It is Mayra’s first day on the street. The entire family is glad she is back. The atmosphere is very different from before, when she went to prison. Now her parents do not get upset when her eleven year old son tries to make them laugh with a stories about the comandante.
Her mother, with her back turned, laughs at the boy’s joke. Myra is astonished. Before, her parents were constantly monitoring her speech. Under no circumstances would they have allowed her to say anything bad about the comandante or the Revolution. They would become incensed and explained why she should be eternally grateful: “Thanks to the revolution you have a house, an education, you don’t pay anything when you get sick.”
Sitting in the patio, breathing the fresh air, she thinks back again to her cell, the bricked-up windows, the humid air, and a stench of urine and excrement. She blinks. She feels a sense of relief. Yes, things have changed at home. Her parents now complain about “how bad things are.” One by one they count their “chavitos” — their small change in convertible pesos — to see if they have enough to buy a liter of cooking oil.
Mami is now 65 years old. She is fatter, spilling over the chair in front of the sewing machine. She works mending clothes for the neighbors. Papi is bony and ten centimeters shorter than five years ago. In two more days he will turn 70. He is retired from the Revolutionary Armed Forces and gets a “chequera,” a pension of 320 pesos, some thirteen dollars. He also works as a nightwatchman at a business near his house. He cleans patios and makes some extra money.
It is difficult for Mayra to imagine that once they went to the Plaza to joyously scream their support for the Revolution and Fidel Castro. They dreamt of a paradise where there would be no social inequalities and the exploitation of man by man would not exist. They believed in the Constitution, which compelled them to memorize the passage in the Preamble by José Martí: “I want to see that the first law of our Republic requires devotion by Cubans to the full dignity of man.”
But when the “special period” arrived in the 1990s, fanatics like her parents lost their enthusiasm. They began to tell her to talk in a low voice when she complained about those scheduled power blackouts that lasted twelve hours a day, or when she occasionally even complained about the supreme leader. Now they become deaf and dumb when her son tells them that his dream is to become a ball player, to be able to travel, to live far away and to make a lot of money.
Dreams like that take her back to Doña Delicia, a women’s correctional facility. Images come to mind of when she went to work as a “jinetera” — a prostitute — on Fifth Avenue in Miramar. Images of police, acts of solicitation, a danger to society and five years in prison. It all happened so quickly. So stupid!
“I don’t have a ‘machango,'” she told the police. “If I had given them what they wanted, taken the easy route, I would not have gone to jail. But I would not let myself be blackmailed and so off I went. Who would have thought this would all get so complicated? It’s because of that son-of-a-bitch policeman, who tried to force me to kiss him. He was so disgusting. No, I am not sorry. If it happened again, I would do exactly the same. Ultimately, life is a game of Russian roulette.”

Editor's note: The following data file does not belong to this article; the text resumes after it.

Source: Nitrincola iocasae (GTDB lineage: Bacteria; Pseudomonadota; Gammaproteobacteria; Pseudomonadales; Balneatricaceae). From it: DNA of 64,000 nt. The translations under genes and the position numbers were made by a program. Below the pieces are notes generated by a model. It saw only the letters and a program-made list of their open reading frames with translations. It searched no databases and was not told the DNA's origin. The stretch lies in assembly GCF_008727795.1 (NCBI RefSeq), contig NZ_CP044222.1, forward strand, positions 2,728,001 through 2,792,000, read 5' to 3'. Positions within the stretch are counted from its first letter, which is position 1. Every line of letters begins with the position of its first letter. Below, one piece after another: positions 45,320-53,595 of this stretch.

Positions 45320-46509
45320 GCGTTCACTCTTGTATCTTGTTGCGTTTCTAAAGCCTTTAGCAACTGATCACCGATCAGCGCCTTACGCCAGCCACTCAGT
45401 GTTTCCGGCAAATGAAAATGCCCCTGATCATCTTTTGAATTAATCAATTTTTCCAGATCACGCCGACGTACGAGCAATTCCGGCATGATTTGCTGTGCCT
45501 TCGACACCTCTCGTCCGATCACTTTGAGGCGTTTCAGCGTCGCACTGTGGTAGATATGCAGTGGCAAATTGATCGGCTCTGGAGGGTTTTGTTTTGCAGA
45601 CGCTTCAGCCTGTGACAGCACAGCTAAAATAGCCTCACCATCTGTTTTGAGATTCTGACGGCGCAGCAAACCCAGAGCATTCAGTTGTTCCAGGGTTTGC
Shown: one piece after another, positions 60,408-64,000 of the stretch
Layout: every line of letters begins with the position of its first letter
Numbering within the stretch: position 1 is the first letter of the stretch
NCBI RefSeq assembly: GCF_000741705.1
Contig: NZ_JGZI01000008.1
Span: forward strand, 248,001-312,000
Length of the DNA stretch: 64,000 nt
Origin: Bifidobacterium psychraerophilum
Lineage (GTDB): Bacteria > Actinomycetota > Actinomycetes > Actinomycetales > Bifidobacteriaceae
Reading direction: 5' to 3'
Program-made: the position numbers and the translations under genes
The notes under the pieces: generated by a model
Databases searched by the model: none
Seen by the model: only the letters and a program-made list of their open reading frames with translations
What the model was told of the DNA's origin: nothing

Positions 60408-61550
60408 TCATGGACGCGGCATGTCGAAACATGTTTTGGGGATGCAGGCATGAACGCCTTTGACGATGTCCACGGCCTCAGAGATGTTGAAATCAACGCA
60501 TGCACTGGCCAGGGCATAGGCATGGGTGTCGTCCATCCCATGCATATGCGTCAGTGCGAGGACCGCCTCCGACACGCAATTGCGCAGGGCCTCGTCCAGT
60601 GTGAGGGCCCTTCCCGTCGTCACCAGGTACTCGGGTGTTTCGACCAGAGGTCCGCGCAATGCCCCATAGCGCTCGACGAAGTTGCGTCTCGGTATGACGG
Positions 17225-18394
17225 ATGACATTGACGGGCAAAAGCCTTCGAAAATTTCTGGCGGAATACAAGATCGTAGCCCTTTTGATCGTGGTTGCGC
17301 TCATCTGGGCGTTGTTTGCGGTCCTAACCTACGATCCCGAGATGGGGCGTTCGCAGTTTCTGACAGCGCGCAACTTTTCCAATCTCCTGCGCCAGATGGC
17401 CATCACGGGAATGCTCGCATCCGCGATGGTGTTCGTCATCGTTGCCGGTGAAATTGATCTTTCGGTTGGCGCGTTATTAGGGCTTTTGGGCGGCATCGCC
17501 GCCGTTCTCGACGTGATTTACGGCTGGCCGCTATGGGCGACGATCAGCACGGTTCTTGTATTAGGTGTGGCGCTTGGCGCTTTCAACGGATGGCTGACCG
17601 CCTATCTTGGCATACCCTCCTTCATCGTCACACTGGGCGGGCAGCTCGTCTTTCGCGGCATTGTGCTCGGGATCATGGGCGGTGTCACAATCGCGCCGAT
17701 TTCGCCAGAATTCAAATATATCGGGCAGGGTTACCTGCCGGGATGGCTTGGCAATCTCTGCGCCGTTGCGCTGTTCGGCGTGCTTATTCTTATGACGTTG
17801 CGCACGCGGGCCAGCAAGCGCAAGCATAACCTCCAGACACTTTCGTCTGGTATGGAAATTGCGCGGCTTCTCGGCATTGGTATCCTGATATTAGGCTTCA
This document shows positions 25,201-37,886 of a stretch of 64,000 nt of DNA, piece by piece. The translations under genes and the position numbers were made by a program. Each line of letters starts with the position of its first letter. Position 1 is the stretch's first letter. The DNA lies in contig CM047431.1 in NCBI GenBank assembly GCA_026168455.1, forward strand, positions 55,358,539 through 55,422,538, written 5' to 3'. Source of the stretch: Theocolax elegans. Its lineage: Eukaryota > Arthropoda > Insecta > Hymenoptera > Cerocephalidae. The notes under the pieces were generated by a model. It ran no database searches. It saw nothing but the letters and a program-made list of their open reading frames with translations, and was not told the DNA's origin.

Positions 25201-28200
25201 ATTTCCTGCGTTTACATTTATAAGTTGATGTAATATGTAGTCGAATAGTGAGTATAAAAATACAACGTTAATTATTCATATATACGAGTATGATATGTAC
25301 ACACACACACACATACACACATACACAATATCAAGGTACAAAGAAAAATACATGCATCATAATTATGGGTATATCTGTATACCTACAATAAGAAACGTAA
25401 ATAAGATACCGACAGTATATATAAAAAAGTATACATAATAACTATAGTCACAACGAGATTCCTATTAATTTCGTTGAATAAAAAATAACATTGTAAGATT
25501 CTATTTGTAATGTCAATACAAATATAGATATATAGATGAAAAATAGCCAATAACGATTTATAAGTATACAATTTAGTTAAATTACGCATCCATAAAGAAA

It seemed to Mayra that she was seeing the face of her father at the trial, the same one he had when her mother begged him to make piece with their other child, her brother, a “marielito,” one of the more than one hundred thousand people who left Cuba in 1980 through the port of Mariel. “We were dying of hunger,” she says, “but my father always had his pride. Even when Mami was sick with optical neuritis and almost died.”
“He now receives remittances from Miami, ’the nest of worms.’ How funny. When I went to prison, he was the president of the local Committee for the Defense of the Revolution. A few days later he resigned. He got a letter inviting him to visit his family ’in the bowels of the beast.’ At any rate he learned that it does not matter what path you take if you are following improbable dreams. I only want to get out of all this shit. That’s why I understand my parents, their silence, their sadness.”
After so many sacrifices, the harvest of ten million, voluntary labor, the workers’ guard, acts of repudiation, meetings, militant marches, slogans and informing on the private lives of others, it has not been easy for them to acknowledge that Cubans today are worse off than in 1959, when it all began. It is hard to accept that, after 53 years of “socialism,” the promise that we would have a perfect country has turned out to be a lie.
Mayra is still in the patio, her eyes closed. Her hair dances in the wind. She gently passes her hand over the sun that is tattooed on her neck. She sighs, looking around her. With a handkerchief she dries her tears. She gets up and goes back inside. She is the hostess. She must be with her family on her first day of freedom.
*Unpublished account by Iván García y Laritza Diversent, based on an actual case.
Photo: From a report on sex tourism in Cuba, published by La Prensa de Honduras.
September 11 2012